Making the Switch to Natural Deodorant

Facebook reminded me last week I’ve been doing this “clean/green living” thing for nearly a decade. Wow! It started with switching up my diet, but expanded to switching out my health and beauty products, too. It’s become my lifestyle, and I continue to dive deeper into it because I’m aiming for zero harmful chemicals in my life. 

Since I started my journey there’s been much growth in the green/clean movement. One industry that has made great strides is deodorant. From the grocery store to big-box stores you find several brands of natural deodorants on shelves. If you’re ready to make the switch to natural, stink-free pits, read on to learn what to expect and look for in a product.

Why Natural Deodorant? 
Deodorants have gotten a bad wrap. From research on aluminum to parabens to fragrance. No matter what you believe, when I find a product that works with minimal, natural ingredients, I use it. It’s my preference.  

I agree that not all chemicals are bad, and not all natural ingredients are good. So don’t come at me with your arguments. If you don’t want to read about natural deodorant- scroll on by.

Detox Time
If you’re making the switch to a natural deodorant be prepared for a “detox period.” It involves more sweat and with more frequency. I’d avoid wearing that nice silk blouse or “waving your hands in the air like you just don’t care” for a week or so. Embrace the stink. I promise it’ll stop before you become a social pariah.   

My detox period lasted about a week, but it could be longer based upon your body chemistry and especially if you were using an antiperspirant.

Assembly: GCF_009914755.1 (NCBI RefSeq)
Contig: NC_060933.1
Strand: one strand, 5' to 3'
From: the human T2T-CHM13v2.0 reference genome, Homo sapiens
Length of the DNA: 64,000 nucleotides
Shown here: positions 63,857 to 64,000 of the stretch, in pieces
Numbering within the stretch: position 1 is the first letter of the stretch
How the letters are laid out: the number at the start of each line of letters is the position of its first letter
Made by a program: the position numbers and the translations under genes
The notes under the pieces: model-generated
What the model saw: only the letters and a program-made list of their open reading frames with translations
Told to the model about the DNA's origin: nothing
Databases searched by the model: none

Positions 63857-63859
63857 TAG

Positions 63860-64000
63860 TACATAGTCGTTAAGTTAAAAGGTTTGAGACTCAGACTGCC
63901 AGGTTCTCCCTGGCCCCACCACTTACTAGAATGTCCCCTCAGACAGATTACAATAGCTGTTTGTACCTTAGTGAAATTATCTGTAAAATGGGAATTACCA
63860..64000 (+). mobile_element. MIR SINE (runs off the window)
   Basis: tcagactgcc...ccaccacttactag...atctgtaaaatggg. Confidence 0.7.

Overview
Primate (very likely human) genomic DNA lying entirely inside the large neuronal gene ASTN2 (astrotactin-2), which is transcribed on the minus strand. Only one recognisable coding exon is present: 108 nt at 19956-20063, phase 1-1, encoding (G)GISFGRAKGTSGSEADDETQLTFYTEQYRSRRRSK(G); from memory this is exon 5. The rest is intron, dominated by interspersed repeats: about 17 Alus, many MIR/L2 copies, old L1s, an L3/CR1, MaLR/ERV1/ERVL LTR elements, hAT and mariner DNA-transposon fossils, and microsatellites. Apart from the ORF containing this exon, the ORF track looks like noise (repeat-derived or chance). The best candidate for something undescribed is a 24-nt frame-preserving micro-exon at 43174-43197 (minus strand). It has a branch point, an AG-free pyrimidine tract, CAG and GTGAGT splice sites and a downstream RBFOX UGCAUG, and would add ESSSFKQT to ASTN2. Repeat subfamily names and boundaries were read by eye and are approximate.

Read Your Labels
Just because a deodorant is labeled “all-natural” or “clean” doesn’t mean it is. Read the label and know your ingredients. I made my own deodorant for years, so I know the basic formula that worked for me: coconut oil, baking soda, arrowroot powder, and essential oils. I like beeswax, too, because it keeps the deodorant from melting in warm temperatures. I could never successfully add beeswax to my deodorant without ruining it.
I’d suggest shying away form products with clay. It always stained my clothes. 

Are You Sensitive?
I stopped making my own deodorant because I was having a reaction to it. I thought it was a bad batch of arrowroot powder, but turns out it was the baking soda. Even with a minuscule amount added to a homemade batch, I broke out in a rash in my pits. 

Turns out baking soda is a common culprit for those who use natural deodorant. There’s several varieties that offer a soda-free version. But we wary, because baking soda is what helps keep the funk at bay. Read the label to determine what they’re using in place of it. 

Trial and Error
Just as it took time and experience to learn how to rescue the princess from the castle in Super Mario Bros., the same is true with finding a product that works for you. Don’t give up after trying one product. 

After I switched to store-brought deodorants, I struggled to find one that met my pits needs. I tried several from the grocery store and a few from local stores. I found the locally-made, small-batch products worked best for me. Added bonus was the small batch products were in glass containers. Yay for no plastic and reusable jars. 

If you’re ready to make the switch to natural deodorant, I promise, it’s easier than you think. It really works and there’s several options available on the market. Look for simple ingredients and trust the process. Welcome to a natural, stink-free life for your pits.